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Occasionally I go for a run.  It is a great way to get some fresh air, take care of the body and listen to some music along the way.  I set my MP3 on shuffle so I never know what will be playing next.  It keeps it interesting.

As I rounded the bend on mile number three the music change and the unmistakable voice of Swami Muktibodhananda fill my eardrums.  Among his many productions, the Swami has created an audio series on meditative practices.  I reached for the shuffle button.

With the button at my fingertips, I changed my mind.  Who knows, I might learn something new I reasoned.  He began with a detailed description of establishing one’s meditative posture.  He emphasized the importance of remaining still.  And then he uttered one simple phrase that dramatically caught my attention.

“Now we will practice the Yoga of the Body.”

What initially caught my attention was the reverence in his voice.  We were about to enter sacred territory, to enter a temple full of mystery, depth and elusive truths.  His words opened up a whole new field of possibility.  The entire path of yoga was held, cradled, hidden, within the innocuous folds of our skin.  From this perspective the body was a port-hole into the secrets of the cosmos.

His comment implied that there were many other forms of yoga practice, each holding the same limitless possibility that was held within the body.  “Yoga” stood as the center most expression in his sentence.  The feeling behind the word conveyed a kind of sacred endeavor or elixir that could be applied to any discipline; the Yoga of Sound, the Yoga of the Breath. The Yoga of the Mind.

The hidden promise contained within the sentence was that mastery was possible, yoga practice, in its many forms led to profound spiritual unity, that Yoga was a sacred vehicle.  I was grateful for this lesson as the miles pealed away.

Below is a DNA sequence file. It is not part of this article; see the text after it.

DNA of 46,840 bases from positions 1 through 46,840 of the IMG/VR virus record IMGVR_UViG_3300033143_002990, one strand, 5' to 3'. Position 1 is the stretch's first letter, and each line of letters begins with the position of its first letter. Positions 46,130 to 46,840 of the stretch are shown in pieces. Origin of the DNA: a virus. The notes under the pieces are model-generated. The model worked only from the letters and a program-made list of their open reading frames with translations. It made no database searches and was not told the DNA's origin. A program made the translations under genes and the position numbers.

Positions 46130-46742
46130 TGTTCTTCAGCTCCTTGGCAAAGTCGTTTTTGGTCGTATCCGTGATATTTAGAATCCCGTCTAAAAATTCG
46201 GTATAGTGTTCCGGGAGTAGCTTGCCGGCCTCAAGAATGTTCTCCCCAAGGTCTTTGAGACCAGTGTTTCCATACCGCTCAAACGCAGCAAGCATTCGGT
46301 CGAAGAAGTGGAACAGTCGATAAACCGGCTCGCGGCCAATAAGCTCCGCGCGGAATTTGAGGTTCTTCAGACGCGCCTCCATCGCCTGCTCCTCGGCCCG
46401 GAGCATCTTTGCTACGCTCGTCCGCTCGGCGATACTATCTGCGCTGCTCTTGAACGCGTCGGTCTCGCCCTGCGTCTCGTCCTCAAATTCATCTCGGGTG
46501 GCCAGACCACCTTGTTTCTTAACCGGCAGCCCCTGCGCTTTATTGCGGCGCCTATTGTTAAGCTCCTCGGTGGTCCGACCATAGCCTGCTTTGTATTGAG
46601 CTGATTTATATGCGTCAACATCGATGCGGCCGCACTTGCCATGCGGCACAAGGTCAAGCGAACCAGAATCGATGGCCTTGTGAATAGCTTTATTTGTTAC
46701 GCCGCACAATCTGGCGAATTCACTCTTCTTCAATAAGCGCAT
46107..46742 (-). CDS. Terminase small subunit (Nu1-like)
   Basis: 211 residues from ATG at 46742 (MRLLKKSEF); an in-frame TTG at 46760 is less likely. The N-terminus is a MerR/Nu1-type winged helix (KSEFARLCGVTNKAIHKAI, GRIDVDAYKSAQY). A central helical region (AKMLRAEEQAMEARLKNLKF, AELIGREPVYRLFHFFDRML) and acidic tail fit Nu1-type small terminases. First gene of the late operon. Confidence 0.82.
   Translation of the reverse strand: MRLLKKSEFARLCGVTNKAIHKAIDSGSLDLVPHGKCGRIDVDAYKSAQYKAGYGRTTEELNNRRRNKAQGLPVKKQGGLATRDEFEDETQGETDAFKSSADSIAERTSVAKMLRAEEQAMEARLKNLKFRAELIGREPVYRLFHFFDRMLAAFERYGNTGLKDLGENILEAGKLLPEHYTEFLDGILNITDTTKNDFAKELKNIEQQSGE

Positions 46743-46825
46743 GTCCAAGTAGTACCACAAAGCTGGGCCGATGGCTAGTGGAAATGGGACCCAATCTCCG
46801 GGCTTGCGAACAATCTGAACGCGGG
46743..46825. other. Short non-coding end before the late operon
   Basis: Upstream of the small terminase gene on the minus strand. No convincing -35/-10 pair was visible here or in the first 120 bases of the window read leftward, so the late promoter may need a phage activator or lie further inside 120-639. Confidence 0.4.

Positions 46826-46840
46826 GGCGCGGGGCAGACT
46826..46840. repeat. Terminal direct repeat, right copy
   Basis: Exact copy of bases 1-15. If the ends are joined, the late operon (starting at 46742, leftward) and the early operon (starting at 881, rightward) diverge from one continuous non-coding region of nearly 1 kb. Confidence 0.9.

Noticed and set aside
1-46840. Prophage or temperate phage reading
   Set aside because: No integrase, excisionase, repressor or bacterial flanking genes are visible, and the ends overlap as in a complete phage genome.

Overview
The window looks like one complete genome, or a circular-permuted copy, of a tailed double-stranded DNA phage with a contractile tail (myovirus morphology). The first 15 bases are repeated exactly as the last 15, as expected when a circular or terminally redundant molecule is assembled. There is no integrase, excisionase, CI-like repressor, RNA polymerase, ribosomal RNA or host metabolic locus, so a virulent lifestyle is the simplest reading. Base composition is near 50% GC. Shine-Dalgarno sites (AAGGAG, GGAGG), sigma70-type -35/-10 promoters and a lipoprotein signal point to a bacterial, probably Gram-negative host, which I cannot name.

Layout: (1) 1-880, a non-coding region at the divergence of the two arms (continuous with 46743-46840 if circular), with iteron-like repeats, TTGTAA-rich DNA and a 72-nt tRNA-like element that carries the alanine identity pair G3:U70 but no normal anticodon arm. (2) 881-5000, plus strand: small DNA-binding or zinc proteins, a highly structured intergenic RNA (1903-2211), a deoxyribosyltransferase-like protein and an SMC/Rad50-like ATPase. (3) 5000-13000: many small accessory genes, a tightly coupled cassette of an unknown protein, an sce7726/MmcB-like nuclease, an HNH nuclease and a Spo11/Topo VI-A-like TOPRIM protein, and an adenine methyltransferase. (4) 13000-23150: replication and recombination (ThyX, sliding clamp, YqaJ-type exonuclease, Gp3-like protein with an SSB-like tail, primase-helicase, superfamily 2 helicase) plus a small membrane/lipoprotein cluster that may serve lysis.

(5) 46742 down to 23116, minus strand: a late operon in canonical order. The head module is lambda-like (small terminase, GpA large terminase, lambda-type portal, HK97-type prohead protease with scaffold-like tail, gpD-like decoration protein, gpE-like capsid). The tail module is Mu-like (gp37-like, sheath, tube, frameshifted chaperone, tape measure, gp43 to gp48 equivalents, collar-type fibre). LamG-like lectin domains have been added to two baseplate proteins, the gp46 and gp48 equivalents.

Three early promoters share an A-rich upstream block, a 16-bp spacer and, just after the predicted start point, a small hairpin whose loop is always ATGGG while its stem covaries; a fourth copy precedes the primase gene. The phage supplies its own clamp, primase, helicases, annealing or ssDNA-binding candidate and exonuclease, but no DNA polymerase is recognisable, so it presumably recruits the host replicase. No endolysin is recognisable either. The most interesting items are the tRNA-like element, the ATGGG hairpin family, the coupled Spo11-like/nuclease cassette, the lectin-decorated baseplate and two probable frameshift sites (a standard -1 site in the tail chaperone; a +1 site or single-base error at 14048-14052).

The yogic tradition is rich in methods and techniques.  It is important to remember that the techniques are a means to a much greater end, the complete physical, mental and spiritual integration of the human being.  It is equally important to recognize the moment to moment process of transformation that arises within the application of these various methods.  As we pay close attention to our breath or the sensations within a posture, we gain insight into the nature of our own experience.  From this perspective the path is the destination.

What we call life is already existent inside of us.  The various means, including asana, are a way to explore that inner reality that we live with on a day to day basis.  While the postures and breathing practices may initially appear quite foreign, they draw upon what is most available, namely our breath our body and our mind.  All of the postures and other related practices give us a way to explore the phenomenon of the body and re-pattern it in ways that are much more conducive to deeper states of realization.

This process of re-patterning is what we call transformation.  What the practices give us the opportunity to consciously transform our breath-body-mind, in essence our lives, on multiple levels; physically, mentally, spiritually.  That is one of the reasons people experience such deep currents of change once they start practicing.  Yoga consists of moment to moment dedicated attention to the practices and the ultimate realization of our deepest nature…  Everything in-between is called life!